In 1974 Paul moved from one memorable gallery to another, Bruce Pollard’s Pinacotheca in Richmond. In this beautiful, large, monastic space Paul had four exhibitions, where he again took possession of painting itself. This was his work at its most minimal. An early exhibition was a series of large almost square canvases, with a central passage of paint, top to bottom placed symmetrically with a border left and right, united with a horizontal elastic line as a division. What were they about? They were arrangements in space where Paul discovered how to introduce painterly elements into formal compositions.
His ‘Untitled’, 1984, and ‘Beyond the Border’, 1986, paintings find the artist in midcareer. These etchings were part of a group exhibited at Realities Gallery, Melbourne and Gary Anderson Gallery, Sydney. These works show Paul thinking graphically and they appeal to me because they are so experimental. They present the interior and exterior space again in a casual and informal way. There is a balance between improvisatory scrawl, unexpected compositions and the careful laying of marks on top of each other that is so like the process of painting itself.
Paul wrote in Notes by the Artist for these exhibitions, “Perhaps the most interesting thing about etching is that there is always the element of surprise. It is possible to force an image out of the plate and be surprised by something that would normally fail, and on another occasion be spare and casual on the plate and yet retain an urgency and directness of image.”
In the two paintings ‘Study (After Morandi)’, 1991, and ‘The Fifer (After Manet)’, 1987, Paul is paying tribute to artists he admired. Georgio Morandi (1890-1964) was a lifelong resident of Bologna, known for his simply stated, unassuming still-lifes and less well known etchings. His art was a moral counter to the bombast and pretension at the high end of the art world. In Paul’s painting he arranged a series of objects on three shelves or divisions in the painting, using the reduced tertiary colour range of Morandi’s paintings.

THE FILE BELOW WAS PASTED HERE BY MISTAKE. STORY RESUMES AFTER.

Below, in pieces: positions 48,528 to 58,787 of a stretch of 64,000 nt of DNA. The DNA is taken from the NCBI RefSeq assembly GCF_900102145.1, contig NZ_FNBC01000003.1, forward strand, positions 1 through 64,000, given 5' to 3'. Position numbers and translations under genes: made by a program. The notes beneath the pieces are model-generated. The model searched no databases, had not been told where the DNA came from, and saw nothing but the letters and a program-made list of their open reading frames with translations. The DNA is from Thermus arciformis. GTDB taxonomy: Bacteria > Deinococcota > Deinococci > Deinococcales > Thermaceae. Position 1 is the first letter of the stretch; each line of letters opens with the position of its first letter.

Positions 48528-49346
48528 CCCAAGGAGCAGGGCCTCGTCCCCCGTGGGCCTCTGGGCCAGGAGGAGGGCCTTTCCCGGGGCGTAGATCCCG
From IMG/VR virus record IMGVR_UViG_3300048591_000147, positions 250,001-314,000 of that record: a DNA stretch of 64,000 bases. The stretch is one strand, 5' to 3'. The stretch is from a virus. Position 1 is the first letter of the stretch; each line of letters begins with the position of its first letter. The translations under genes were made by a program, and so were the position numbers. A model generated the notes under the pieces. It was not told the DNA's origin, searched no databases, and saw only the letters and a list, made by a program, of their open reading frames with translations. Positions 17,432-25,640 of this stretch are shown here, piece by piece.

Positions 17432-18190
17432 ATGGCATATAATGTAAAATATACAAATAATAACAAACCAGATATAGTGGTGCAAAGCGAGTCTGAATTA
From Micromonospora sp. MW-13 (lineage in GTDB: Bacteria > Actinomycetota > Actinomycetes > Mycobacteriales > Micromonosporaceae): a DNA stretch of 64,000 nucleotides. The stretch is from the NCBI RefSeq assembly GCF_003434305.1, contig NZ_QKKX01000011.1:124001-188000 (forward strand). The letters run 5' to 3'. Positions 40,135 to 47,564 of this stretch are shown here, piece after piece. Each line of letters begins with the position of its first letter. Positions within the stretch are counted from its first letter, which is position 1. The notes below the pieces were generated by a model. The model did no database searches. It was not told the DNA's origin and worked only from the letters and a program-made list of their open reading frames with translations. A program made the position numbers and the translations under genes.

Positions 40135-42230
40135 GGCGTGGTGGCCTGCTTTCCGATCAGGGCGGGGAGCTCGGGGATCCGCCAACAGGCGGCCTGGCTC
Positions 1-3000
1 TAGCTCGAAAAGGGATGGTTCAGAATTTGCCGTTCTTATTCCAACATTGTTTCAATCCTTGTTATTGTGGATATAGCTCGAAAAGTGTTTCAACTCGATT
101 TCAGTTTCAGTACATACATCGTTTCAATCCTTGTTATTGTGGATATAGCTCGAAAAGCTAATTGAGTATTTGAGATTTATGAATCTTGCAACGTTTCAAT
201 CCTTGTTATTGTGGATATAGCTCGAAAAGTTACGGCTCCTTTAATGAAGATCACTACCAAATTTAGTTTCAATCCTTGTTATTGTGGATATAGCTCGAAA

In the painting, ‘The Fifer (After Manet)’ Paul is paying tribute to a truly great painter. In his version Paul put down the image directly against the wonderful coloured ground. It is a demonstration of his gift with paint, of putting things down on the canvas with confident ease. In Manet’s original, which was rejected by the jurors in the 1866 Salon in Paris, Emile Zola wrote, “I do not think it is possible to achieve a more forceful effect with such uncomplicated means.”
The fairly small painting, ‘Window View’, 1997, uses again a familiar format, however it shows in the central passage of impasto oil paint a range of effects where paint goes down wet on wet and overlaid onto this is a final cobweb of lines, linking the central painting together. Only Paul had the fluent assurance to pull off such a painting.
Throughout his career Paul regularly made larger paintings as a form of public statement of where he was at, as a painter. His high reputation as an artist was based on paintings of this scale. In ‘No Title’, 1993, we have a painting with a real physical presence. To paint a picture of such thickness it is necessary that the paint goes down layer upon layer. There were probably other compositions that were overpainted before Paul decided it was a complete and finished painting, however he shows us the stages of his process in this work.
‘No Title’ is enclosed in a fine dark border and I believe this idea began with the installation of the Unspecified Lengths exhibition, which referenced the walls of the gallery as a border, and corresponded to the edges of the canvas. Within this rectangle anything can happen. The top horizontal passage of paint remains as a schematic drawing similar to Unspecified Lengths. The lower section, almost square, is overpainted with wonderful dancing colours and a pulsing, gentle, subliminal painterly grid. Then in a surprise move, Paul overlaid the pale cream passages containing the linear drawings. This is a most accomplished and personal artistic statement, from a wonderful painter.
Paul Partos died in Melbourne in 2002, days short of his 60th birthday.
The estate of Paul Partos is managed by Charles Nodrum Gallery, Melbourne